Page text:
With the celebration of Valentine’s Day this week, I found myself thinking about what and who I value. The concept of values clarification came into the education world in the 1970’s. However, my introduction to clarifying values happened the 20 years before that.

Growing up in an Italian family, values were linked to emotions. In my Italian family emotions weren’t just felt, they were expressed. It became obvious that that emotions and feelings we expressed revealed what we valued. No matter the emotion, it revealed what we held as important.


The emotions we have are like the tip of the iceberg revealing in what is unseen the values we cherish.

Let’s consider some examples:

  • Joy or happiness reveal that we have or are experiencing what we value.
  • Fear or worry reveal a possible threat to what we value.
  • Anger or mad reveal that what we value has been taken.
  • Hope reveals that what we value might occur.
  • Jealousy reveals that someone else has what we value.
  • Sadness or grief reveals that we no longer have what or who we value.
  • Gratitude reveals that we appreciate having something we value.
  • Disappointment reveals that we didn’t attain or experience what we value.
  • Courage reveals that we will overcome fear to attain or maintain what we value.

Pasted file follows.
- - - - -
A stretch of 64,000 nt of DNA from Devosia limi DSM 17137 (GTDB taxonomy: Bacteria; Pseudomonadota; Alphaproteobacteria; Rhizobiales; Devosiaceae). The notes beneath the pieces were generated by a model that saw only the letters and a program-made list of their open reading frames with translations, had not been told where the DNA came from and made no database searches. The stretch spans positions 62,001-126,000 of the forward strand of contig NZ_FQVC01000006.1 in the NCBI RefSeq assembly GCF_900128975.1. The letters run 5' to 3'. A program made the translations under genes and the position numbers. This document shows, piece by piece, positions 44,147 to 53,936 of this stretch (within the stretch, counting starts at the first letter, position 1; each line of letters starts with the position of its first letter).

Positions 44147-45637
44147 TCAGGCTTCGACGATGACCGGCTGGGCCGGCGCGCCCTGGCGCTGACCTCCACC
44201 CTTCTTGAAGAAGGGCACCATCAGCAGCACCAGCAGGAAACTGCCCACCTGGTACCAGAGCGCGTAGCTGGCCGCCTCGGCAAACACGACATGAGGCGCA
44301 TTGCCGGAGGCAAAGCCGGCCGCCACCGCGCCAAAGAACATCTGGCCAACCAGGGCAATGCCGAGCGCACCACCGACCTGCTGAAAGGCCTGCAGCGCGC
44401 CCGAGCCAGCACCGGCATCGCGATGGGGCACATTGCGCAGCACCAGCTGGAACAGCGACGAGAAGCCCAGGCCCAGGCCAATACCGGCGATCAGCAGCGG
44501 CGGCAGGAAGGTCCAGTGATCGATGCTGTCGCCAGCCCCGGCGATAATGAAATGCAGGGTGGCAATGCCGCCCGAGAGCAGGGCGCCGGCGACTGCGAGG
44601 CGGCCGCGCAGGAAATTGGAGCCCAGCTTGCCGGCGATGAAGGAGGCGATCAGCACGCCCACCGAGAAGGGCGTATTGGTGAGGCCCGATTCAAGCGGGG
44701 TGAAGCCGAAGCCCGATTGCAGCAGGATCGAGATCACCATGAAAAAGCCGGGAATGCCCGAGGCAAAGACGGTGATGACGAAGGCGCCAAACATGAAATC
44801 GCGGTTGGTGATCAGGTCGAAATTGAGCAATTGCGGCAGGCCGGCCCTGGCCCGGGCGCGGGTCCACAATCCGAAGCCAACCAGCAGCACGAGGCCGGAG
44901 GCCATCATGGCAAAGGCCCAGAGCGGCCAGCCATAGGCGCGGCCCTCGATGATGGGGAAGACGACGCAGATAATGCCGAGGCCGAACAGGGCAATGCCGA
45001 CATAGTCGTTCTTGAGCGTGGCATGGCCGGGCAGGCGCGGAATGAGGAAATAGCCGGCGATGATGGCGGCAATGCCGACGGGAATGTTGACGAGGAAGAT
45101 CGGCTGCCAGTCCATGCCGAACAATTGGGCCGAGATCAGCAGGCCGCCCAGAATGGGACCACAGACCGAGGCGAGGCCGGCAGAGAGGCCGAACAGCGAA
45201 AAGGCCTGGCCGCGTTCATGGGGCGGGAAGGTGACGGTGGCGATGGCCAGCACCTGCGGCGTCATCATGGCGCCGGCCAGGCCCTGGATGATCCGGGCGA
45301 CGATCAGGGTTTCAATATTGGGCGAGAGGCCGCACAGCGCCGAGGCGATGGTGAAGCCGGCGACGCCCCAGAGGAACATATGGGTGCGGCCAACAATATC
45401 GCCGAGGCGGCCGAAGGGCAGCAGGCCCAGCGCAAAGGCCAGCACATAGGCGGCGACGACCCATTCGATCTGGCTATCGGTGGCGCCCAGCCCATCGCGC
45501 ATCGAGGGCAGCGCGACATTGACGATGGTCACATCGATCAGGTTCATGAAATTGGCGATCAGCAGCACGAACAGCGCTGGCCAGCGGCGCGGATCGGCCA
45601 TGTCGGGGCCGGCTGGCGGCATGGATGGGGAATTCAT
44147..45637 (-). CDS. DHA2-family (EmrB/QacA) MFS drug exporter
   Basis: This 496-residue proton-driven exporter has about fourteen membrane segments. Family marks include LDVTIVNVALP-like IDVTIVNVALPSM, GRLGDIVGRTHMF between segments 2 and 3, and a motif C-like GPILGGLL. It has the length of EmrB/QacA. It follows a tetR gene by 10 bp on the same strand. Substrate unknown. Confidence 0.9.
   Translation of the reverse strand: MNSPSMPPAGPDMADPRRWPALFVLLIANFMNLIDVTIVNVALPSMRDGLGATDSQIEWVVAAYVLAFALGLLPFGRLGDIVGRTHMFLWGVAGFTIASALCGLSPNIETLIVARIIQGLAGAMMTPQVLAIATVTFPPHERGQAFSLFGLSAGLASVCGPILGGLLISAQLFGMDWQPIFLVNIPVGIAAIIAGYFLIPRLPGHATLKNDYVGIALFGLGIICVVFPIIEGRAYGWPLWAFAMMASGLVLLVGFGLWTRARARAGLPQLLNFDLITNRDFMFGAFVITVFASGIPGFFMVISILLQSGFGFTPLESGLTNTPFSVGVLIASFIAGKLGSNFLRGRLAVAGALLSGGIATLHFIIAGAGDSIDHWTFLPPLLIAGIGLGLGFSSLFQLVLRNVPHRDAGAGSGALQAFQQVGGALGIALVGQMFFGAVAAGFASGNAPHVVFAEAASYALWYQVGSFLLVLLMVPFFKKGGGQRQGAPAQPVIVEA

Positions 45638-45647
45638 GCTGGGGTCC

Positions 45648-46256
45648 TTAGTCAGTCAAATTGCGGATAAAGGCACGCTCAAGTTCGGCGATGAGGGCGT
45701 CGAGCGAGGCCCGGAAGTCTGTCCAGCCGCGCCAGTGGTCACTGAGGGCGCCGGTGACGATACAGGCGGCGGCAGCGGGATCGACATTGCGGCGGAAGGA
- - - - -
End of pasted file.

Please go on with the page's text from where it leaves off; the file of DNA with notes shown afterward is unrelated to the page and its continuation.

• Regret reveals that we didn’t do what it takes to get what we value.
  • Stress from conflict reveals that what we value contrasts with what someone else values.
  • Love reveals that we care for whatever or whomever we value.
  • Determination, dedication, and commitment reveal that we will do whatever it takes to get what we value.
  • Excitement reveals that we are about to experience or attain what we value.
  • Boredom reveals that we are not now experiencing what we value.

The power of emotions revealing value was made evident to me by my Italian grandfather.

My own sense of worth was communicated to me when I would visit him on my trips home from college. The emotion he expressed by the tears that filled his eyes said what was important to him, “My boy is home.” Likewise, my own tears of grief upon hearing of his death some years later revealed how important he was to me.

As you go through this week, notice whatever emotions you experience and recognize the values you hold that are connected to those feelings. Being aware of what we deem important enriches our days.

From our Top 20 team…Kevin Brennan, Willow Sweeney, and Tom Cody…who value the wellness of those we serve.

Paul Bernabei, Director
Top 20 Training